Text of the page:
CityX: Future Mobility Event

The CCD team attended the Future Mobility day of the CityX event hosted by the Connected Places Catapult.

It was an interesting mix of thought presentations and an expo for a number of start-ups and their tech solutions. So what did we make of it? Some was positive and insightful; much was about what wasn’t said.

It really reinforced to us the importance of adoption and acceptability (accessibility) of solutions to actually have impact and make a difference. There are a bunch of different agendas mixed up in here, some of which are connected, from environmental (e.g. move to EV), congestion, and health & wellbeing (e.g. air quality, healthy mobility). Rachel Skinner from WSP presented a useful hierarchy for how we can find a path through these issues and see how the priorities are changing.

But also at the heart of this is about how we make choices as consumers and citizens. As so often happens, so much of the conversation is about technology and solutions and less about the problem space. The danger is that this might take us to a range of solutions that don’t fully solve a user problem, or only solve part of it.

We clearly need to bring into the conversation more about how people make decisions and there wasn’t enough insight for us into behaviours, bias and how we might break long-ingrained habits on mobility.

This solution-led focus has also taken us to a current situation where there are lots of start-ups creating lots of solutions (only some of which have a focus on a real problem!). These start-ups are coming to market with their ideas and getting trials and prototypes out there. But this creates complexity for consumers as we have to navigate choices that are local and many, whilst getting little guidance of which works best for our individual needs.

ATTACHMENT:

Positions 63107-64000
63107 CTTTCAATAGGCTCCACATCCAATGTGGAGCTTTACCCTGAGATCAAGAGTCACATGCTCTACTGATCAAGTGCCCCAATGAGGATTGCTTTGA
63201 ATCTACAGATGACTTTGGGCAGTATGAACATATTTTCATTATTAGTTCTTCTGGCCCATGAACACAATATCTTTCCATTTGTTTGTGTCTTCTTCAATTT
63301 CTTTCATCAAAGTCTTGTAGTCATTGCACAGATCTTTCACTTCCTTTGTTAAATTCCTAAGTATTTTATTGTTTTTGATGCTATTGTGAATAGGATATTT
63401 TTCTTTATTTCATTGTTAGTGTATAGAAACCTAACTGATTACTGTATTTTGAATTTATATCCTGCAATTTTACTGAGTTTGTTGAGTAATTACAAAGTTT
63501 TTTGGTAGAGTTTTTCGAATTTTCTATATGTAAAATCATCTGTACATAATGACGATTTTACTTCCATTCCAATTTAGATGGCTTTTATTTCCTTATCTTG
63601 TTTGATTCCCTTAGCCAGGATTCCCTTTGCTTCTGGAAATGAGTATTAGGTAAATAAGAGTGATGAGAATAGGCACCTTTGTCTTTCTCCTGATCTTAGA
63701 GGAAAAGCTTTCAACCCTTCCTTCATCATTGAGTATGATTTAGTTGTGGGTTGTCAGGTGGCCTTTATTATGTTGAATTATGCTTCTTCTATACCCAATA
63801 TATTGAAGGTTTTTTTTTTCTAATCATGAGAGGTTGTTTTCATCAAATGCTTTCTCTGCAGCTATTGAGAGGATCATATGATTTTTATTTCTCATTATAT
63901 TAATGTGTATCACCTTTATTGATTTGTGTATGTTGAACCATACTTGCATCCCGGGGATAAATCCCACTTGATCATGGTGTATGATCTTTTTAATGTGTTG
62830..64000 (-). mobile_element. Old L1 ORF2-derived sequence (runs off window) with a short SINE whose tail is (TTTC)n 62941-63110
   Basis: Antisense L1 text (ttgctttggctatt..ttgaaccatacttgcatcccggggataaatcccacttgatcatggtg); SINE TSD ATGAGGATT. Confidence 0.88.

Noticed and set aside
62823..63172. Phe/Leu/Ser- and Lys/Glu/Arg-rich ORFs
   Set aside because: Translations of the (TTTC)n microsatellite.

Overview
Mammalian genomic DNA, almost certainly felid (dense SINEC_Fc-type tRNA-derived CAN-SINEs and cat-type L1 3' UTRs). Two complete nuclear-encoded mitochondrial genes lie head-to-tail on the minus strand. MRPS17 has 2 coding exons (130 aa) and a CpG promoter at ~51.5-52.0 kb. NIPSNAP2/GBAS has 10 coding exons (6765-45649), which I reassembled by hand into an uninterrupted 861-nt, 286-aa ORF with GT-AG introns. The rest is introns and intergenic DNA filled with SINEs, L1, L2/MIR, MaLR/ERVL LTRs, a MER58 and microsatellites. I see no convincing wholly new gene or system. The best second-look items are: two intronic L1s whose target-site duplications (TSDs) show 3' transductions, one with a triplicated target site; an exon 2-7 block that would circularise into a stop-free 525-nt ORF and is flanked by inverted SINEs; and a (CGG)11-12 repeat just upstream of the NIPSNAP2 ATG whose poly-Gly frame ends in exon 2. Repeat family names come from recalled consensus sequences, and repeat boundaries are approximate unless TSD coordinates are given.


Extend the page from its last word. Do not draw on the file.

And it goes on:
So, are we in a temporary messy period before the winners scale and our choices become simpler?

The other consequence of current siloed or product thinking is the lack of sight on how these solutions integrate. How do mass transit solutions work together? How do feeder transport solutions integrate with mass transit? As we know from other areas, some of the barriers to adoption are about the hand-off between these services and there was no real discussion about how these joins are designed.

How do we address some of the barriers that emerge? Can we design a hand-off between modes which, for example, avoids a wait?

Interestingly, there was little discussion about how we ensure these solutions are accessible to as many of our citizens as possible. There was some good input to the importance of balancing rural needs with those of city dwellers. But the wider inclusive design question was largely absent.

We clearly have complexity at the moment in mobility and transport. Our overall conclusion was that finding a path to simplicity, for the customer at least, is the key to getting some of that needed adoption that will deliver the environmental and other changes that we seek.

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David Watts

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